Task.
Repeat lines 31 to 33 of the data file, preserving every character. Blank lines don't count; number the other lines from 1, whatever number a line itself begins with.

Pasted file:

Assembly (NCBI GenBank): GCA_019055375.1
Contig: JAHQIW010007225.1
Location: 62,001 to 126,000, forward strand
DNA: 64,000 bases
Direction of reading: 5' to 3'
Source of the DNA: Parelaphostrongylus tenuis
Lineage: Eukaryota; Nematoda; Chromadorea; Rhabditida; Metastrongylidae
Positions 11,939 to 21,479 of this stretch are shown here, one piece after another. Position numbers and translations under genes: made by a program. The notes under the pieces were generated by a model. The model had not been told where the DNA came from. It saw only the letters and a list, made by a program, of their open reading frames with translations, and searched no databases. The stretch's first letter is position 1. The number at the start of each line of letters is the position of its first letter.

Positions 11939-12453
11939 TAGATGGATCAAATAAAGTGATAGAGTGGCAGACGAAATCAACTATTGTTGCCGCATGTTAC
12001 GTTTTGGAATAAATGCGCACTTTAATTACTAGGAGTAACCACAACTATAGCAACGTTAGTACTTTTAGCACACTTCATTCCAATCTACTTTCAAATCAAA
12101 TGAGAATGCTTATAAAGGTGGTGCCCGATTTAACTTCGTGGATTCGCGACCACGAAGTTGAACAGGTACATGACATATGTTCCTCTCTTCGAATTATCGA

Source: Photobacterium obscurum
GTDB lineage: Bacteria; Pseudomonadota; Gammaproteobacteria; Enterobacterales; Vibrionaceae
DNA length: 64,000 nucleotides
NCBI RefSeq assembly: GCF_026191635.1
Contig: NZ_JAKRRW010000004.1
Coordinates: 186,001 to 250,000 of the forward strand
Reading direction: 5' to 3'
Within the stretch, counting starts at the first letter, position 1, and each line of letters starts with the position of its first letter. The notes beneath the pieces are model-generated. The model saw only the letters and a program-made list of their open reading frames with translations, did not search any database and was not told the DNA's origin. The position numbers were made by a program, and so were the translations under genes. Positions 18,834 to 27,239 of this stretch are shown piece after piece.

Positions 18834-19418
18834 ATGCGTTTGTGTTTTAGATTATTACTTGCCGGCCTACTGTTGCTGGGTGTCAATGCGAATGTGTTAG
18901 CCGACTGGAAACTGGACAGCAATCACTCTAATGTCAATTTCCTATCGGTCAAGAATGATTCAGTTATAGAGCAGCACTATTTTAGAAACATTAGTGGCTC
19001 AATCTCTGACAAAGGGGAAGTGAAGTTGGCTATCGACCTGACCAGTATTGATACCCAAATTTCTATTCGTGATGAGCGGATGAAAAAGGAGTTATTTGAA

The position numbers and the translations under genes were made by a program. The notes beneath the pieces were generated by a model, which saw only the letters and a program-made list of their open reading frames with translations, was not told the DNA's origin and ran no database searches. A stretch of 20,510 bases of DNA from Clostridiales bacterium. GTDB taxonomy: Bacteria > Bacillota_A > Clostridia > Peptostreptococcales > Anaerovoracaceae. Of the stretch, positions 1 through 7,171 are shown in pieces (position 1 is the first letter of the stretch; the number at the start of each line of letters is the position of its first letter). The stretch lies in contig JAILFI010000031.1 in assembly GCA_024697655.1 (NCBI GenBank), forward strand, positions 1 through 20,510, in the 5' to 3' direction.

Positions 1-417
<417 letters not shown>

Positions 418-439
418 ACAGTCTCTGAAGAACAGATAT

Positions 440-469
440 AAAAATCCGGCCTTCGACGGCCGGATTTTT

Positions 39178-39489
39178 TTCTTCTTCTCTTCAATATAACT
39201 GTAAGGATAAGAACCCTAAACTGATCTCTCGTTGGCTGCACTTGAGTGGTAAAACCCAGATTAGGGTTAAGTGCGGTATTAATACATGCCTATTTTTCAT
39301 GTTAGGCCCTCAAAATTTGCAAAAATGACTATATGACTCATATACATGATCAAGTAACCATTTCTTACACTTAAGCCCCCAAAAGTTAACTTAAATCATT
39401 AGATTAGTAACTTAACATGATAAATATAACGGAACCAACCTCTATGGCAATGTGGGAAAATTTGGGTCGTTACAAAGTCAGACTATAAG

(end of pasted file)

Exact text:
440 AAAAATCCGGCCTTCGACGGCCGGATTTTT

Positions 39178-39489
39178 TTCTTCTTCTCTTCAATATAACT